By Paige Topper

On December 10, 2015, in the criminal case of United States v. Daniel Blue, a published opinion, the Fourth Circuit reversed Daniel Blue’s (appellant) prior convictions of conspiracy and possession with the intent to distribute heroin due to insufficient evidence.

Surveillance on Blue Leading to His Arrest

Using the cooperation of a fellow heroin distributor, officers set up a controlled heroin buy in the hopes of arresting a known middleman, Keith Townsend. During the staged buy, officers watched Blue interact with their target in what appeared to be a drug deal with Blue giving Townsend heroin folded into a slice of bread. Two weeks later the officers decided to start tracking Blue by placing a hidden GPS on Blue’s vehicle.

In their surveillance of Blue’s whereabouts the officers followed Blue to Fox Hall apartment complex where they watched Blue enter the apartment building empty-handed and return about five minutes later with a cloudy white, plastic container in his hand. The officers then followed Blue to a lake in Baltimore County known for narcotics transactions. Blue entered into a vehicle with another male, Jamar Holt, and drove around the lake in Holt’s car before returning to his own vehicle. The officers followed Holt under the assumption that a drug transaction between Holt and Blue had occurred. Holt ultimately escaped the officers. After this failed attempt, the officers went to the new address that Blue was at, according to the GPS, and arrested Blue upon his departure from a residence on Sinclair Lane. Ultimately, a grand jury convicted Blue of conspiracy to distribute heroin and possession with intent to distribute heroin.

Insufficient Evidence for Possession with Intent to Distribute 

First the Fourth Circuit addressed Blue’s sufficiency of the evidence argument for the possession with intent to distribute 100 grams or more of heroin conviction. This conviction referred to 108.6 grams of heroin located in one of the Fox Hall apartment units hidden in a footstool. The standard of review for this evidence was whether such evidence could support a rational determination of guilt beyond a reasonable doubt. The government argued there was enough evidence because the officers watched Blue enter and leave the Fox Hall apartment building and that Blue lied to the officers about not being at that location.

The Fourth Circuit noted that the two principal issues with this count were (1) whether Blue knew the 108.6 grams of heroin was in the footstool in the front bedroom of the apartment unit and (2) whether Blue had the power to exercise dominion and control over the heroin. Dominion and control cannot be established by mere proximity to the drug, by mere presence on the property where the drug is found, or by mere association with the person who does control the drug.

Although the officer’s observed Blue entering and exiting the apartment building, they did not see Blue enter the specific apartment unit where the heroin was found nor did they see Blue interact with the occupants of the apartment unit in question. Therefore, the Fourth Circuit determined there was insufficient evidence to establish Blue’s possession of the heroin found in the footstool. The  government argued that Blue was using the apartment as a stash house and thus had constructive possession of the heroin. The Fourth Circuit declared that the government did not provide constructive notice of the heroin through proof that Blue resided or leased the apartment, that Blue’s personal possessions were in the apartment, or that Blue was associated with the occupants of the apartment. As a result of the lack of connection between Blue and the occupants of the apartment, the government’s theory of a stash house was found to be unreasonable. The complete lack of connection between Blue and the heroin convinced the Court that the evidence did not support a rational determination of guilt beyond a reasonable doubt.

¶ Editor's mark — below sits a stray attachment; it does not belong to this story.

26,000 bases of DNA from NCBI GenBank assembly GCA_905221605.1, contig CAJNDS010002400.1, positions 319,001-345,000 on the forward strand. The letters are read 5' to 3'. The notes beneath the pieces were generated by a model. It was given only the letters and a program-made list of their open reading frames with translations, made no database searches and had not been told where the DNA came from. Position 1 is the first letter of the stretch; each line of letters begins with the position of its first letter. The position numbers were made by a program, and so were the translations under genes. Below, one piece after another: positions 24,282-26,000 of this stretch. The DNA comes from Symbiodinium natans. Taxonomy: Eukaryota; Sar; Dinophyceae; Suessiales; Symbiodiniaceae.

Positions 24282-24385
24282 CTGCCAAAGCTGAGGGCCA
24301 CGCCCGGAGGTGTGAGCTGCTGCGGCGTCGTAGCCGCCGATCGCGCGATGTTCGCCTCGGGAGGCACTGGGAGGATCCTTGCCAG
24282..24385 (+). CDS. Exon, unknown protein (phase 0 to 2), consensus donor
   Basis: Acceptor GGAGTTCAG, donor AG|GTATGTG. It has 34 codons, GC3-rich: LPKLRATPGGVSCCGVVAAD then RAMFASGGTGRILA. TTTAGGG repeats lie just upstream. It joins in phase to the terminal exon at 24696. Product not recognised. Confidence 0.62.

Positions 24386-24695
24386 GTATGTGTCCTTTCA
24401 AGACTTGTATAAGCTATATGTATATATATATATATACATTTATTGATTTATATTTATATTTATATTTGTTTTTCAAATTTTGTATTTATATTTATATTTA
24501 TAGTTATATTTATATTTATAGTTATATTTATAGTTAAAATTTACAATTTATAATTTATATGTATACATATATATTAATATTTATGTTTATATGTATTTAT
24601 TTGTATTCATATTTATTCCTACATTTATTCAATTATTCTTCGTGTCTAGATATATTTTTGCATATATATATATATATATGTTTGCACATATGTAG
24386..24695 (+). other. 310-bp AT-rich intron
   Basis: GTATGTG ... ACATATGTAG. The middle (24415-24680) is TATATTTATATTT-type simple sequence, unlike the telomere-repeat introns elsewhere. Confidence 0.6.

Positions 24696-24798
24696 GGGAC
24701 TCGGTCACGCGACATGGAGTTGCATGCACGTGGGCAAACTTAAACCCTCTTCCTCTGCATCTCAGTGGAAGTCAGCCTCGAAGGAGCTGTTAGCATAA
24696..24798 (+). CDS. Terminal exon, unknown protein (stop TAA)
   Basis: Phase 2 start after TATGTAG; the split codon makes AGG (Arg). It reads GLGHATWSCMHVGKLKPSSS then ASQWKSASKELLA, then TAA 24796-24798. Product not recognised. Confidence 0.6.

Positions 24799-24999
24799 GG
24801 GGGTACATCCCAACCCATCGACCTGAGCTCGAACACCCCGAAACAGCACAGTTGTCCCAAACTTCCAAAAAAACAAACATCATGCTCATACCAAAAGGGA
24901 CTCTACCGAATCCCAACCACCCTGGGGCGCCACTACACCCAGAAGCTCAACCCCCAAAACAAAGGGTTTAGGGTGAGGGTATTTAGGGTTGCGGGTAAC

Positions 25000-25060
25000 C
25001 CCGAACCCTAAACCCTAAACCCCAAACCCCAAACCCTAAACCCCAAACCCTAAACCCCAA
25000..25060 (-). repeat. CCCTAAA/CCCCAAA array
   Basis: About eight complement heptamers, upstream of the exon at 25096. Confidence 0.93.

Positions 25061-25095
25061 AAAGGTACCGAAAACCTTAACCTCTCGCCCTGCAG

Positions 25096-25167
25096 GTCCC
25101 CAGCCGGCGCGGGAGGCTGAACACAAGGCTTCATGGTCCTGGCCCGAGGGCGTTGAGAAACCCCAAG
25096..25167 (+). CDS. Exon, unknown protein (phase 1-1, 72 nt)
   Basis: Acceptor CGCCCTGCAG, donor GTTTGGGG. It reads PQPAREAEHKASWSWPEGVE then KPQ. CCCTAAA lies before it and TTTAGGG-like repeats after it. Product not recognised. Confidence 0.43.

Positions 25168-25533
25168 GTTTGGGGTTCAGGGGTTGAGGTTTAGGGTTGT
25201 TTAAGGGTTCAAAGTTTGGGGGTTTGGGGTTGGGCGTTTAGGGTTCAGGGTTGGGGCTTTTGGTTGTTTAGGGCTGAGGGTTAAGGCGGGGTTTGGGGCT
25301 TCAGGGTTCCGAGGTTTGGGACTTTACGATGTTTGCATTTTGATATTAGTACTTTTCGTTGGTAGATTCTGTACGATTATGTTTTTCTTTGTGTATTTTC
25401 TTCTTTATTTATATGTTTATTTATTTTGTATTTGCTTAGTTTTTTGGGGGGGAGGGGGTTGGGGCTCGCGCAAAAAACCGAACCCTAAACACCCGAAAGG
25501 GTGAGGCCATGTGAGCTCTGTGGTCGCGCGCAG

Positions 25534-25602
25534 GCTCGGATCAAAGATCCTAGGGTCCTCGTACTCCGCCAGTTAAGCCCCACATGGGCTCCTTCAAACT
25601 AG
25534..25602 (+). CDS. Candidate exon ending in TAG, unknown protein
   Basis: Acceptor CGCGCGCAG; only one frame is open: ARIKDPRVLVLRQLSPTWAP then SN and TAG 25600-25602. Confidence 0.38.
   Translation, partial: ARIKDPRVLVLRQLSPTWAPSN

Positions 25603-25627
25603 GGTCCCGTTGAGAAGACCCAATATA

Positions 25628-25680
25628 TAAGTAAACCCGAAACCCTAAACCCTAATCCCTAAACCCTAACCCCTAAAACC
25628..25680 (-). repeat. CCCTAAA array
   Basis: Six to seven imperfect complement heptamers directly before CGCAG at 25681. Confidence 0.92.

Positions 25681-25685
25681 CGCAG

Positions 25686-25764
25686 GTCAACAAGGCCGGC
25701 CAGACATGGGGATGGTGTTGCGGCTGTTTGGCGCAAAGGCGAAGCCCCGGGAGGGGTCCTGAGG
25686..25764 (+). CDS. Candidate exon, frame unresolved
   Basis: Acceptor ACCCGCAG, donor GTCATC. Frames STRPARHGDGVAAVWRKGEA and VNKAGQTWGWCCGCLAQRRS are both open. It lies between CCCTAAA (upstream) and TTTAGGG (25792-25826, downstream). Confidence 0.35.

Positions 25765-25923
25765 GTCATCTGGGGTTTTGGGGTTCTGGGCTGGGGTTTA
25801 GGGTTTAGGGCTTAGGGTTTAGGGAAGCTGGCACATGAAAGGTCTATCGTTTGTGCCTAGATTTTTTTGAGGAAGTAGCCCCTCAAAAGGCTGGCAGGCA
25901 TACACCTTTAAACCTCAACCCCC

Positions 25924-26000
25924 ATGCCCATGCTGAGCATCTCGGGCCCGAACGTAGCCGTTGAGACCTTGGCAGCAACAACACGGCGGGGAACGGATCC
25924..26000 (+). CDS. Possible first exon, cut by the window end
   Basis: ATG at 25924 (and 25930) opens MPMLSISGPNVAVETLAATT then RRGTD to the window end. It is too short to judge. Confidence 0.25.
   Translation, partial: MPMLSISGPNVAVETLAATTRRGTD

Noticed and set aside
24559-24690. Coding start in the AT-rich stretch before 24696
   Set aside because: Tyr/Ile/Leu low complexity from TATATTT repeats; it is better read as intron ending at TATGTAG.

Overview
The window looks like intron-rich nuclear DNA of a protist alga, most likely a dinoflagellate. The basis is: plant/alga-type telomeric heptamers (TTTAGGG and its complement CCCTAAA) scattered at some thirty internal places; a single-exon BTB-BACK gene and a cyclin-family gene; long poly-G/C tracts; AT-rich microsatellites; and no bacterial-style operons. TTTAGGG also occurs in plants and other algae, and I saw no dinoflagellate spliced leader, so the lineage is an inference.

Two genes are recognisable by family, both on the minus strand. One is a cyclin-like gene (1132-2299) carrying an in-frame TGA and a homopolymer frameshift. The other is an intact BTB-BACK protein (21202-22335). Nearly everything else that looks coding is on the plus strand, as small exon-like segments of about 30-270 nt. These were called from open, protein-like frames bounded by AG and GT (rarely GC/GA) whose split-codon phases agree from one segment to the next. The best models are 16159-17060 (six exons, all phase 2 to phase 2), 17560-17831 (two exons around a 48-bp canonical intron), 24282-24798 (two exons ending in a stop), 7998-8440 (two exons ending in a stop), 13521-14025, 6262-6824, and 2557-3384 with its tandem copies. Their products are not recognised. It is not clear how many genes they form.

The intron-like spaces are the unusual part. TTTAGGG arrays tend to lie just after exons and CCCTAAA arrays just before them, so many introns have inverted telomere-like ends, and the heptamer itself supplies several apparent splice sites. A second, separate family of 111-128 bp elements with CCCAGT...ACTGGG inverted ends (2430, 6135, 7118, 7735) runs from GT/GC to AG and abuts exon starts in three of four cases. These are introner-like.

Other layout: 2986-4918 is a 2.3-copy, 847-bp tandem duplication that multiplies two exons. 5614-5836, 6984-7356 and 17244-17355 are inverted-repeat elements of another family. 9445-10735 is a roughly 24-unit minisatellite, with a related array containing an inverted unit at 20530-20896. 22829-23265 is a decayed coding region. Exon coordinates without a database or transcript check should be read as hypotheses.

The Fourth Circuit also rejected the government’s reliance on case law that suggested the holder of a key has constructive possession of the contents in the apartment. In particular, the Court noted that no Fourth Circuit case had ever adopted the overly broad statement of the law derived from the Eighth Circuit. Moreover, the Eighth Circuit itself qualified the statement, which was located in a footnote, by rejecting the government’s argument in that case that the defendant’s possession of a key to the home, by itself, proved the defendant knowingly possessed cocaine found in the home. Here, the fact that Blue had a key to the apartment did not provide sufficient evidence to establish guilt beyond a reasonable doubt.

Insufficient Evidence for Conspiracy to Distribute

Blue’s second challenge was against the sufficiency of the evidence to support the charge for conspiracy to distribute and possess with intent to distribute 100 grams or more of heroin. The Fourth Circuit again found that the evidence did not support a rational determination that Blue was guilty of conspiring to distribute. To have found Blue guilty for conspiracy for distribution specifically over 100 grams the government had to tie Blue and another person to an agreement to distribute the 108.6 grams of heroin. The government failed to present such evidence.

Fourth Circuit Reversed Both Convictions

As a result of the lack of sufficient evidence linking Blue to the 108.6 grams of heroin in the footstool and linking Blue to an agreement to distribute that amount of heroin, the Fourth Circuit reversed both convictions of conspiracy and possession with intent to distribute heroin.